‘My Addiction’ is yet another example of that importance. As the song’s title indicates, it is a song about dealing with addiction. This is yet another familiar theme in so much rock and hard rock that encourages listeners to conquer their addictions. Connolly sings in the song’s lead verse, “Somehow I found what’s mine/I’m not a victim of it/I’m gonna rise above it/Some moments lost in time/I try to push on through it/And now I never lose it/Now I never lose it/I push through the end/Till I cross that line/Because when they bury me/Won’t lose this time…” The last two lines of the chorus are difficult to decipher sans lyrics, but more than enough of the verse and chorus is understandable that audiences can easily note that the song clearly is in fact that of conquering whatever addiction one has. The song’s brief second verse follows in similar fashion adding its own touch to the whole. In the end, Connolly sings, “I won’t let go” before singing again about pushing on through it all. The whole here is a powerful statement about determination to get through “this endless race.” It all collectively is just as certain to resonate with listeners. When it and the other themes examined here are considered along with the rest of the record’s lyrical content, the whole makes even clearer why the lyrical content featured in the album is so important to its presentation. It more than makes up for the slight shortcoming of the album’s musical content.
The arrangements that make up the record’s body are infectious. There is no denying that aspect. At the same time though, so much of what audiences get in this record is what listeners have gotten from Sevendust for so many years. There is even a clear Alter Bridge influence late in the record in the form of ‘My Addiction.’ From the heaviness and harmonies in the guitar and bass lines to the very specific vocal styling in each song, the whole of so much of this record really is nearly identical, again, to so much of what Sevendust has crafted in each of its albums. If any of the arrangements featured here were to be played on the radio without announcement from the on-air talent, audiences would very likely think this was content from Sevendust. Add in that this is hardly the first time that the band has taken this creative avenue just as in its existing catalog, and it hurts the record to a certain point that much more. That is not to say that the record’s musical content dooms it by any means but taking that safe route certainly did not do much to help the band grow in its latest outing.
While the album’s musical arrangements seem to counter a statement made by Connolly made during a recent interview that he felt the record showed evolution and growth from the band, the production of those arrangements helps to keep listeners engaged, even despite the overt familiarity. The production that went into the record ensured that as heavy as so much of the record is throughout, each musician’s performance is expertly balanced by that of his band mates. The richness of each performance comes together from one song to the next to make each composition so hard hitting and in turn enjoyable even despite being so overly familiar. To that end, it still manages to make the album mostly successful when considered with everything else. To that end, the album proves itself worth hearing at least once.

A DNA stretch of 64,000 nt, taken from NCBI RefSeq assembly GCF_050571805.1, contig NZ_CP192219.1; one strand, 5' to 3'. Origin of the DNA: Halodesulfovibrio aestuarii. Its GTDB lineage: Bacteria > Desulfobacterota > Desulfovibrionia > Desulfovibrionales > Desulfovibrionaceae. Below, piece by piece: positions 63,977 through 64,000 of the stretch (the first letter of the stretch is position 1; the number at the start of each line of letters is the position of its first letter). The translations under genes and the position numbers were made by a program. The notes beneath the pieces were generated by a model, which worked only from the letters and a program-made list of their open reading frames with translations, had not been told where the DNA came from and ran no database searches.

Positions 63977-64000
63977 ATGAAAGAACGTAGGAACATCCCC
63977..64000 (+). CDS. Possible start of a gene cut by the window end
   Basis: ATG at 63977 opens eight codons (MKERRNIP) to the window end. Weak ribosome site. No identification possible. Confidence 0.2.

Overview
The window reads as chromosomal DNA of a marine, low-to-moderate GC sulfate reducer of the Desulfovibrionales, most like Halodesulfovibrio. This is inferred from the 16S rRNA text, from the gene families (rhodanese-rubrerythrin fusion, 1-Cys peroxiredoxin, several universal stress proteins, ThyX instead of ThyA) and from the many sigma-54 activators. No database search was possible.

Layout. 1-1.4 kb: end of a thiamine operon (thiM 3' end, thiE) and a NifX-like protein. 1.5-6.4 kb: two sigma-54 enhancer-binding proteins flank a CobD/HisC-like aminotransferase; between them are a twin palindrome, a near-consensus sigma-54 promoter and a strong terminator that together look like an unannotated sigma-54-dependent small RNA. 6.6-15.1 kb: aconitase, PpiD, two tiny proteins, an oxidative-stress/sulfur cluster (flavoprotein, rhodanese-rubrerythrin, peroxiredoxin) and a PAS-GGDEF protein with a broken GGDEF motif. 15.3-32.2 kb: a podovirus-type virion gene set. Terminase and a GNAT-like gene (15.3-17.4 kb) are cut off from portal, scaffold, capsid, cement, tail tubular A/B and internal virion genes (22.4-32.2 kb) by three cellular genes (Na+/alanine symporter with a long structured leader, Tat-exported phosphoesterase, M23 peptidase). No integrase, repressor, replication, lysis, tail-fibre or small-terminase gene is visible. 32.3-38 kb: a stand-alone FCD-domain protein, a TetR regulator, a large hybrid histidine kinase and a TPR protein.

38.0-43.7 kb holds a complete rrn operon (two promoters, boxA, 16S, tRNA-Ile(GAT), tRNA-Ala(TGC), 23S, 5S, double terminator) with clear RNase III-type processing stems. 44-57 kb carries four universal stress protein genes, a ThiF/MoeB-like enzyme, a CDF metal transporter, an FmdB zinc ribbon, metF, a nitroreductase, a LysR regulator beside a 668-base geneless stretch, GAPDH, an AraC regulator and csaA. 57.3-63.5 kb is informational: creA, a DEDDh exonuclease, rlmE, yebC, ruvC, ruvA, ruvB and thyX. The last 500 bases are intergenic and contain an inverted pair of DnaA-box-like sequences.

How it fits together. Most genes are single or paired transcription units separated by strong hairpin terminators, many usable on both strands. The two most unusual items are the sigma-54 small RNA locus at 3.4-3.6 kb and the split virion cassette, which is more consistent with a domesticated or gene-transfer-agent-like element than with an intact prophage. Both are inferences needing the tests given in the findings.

Hypoxia, the latest album from hard rock super group Projected, is an intriguing new offering from the group. The album’s interest comes in large part through its featured lyrical content, which is certain to resonate with audiences from one song to the next. From social commentaries to more personal stories and more, the themes here are content that is completely relatable. As much as the record’s lyrical content does to make it engaging and entertaining, the record’s musical content is a little more questionable. Once again audiences get musical arrangements throughout that really are overly familiar. For the most part what audiences get here are compositions that are more along the lines of content from Connolly and Hornsby’s main band, Sevendust, than anything that really takes any chances. In other words, it once again finds the group largely playing it safe. Yes, the arrangements are infectious and engaging, but it would have been nice to have heard something less familiar. The record’s production works with the arrangements to ensure each arrangement, even being so overly familiar, is still fully immersive. It does this by making sure the instrumentation is properly balanced in each work and that the vocals are just as clear as the instruments. It puts the finishing touch to the whole. Each item examined is important in its own way to the whole of the record. All things considered they make Hypoxia maybe not perfect but still worth hearing at least once.
Hypoxia is available now through Rat Pak Records. More information on the album is available along with all of the band’s latest news at https://www.facebook.com/ProjectedBand.
To keep up with the latest entertainment reviews and news, go online to https://www.facebook.com/philspicks and “Like” it. Fans can always keep up with the latest entertainment reviews and news in the Phil’s Picks blog at https://philspicks.wordpress.com.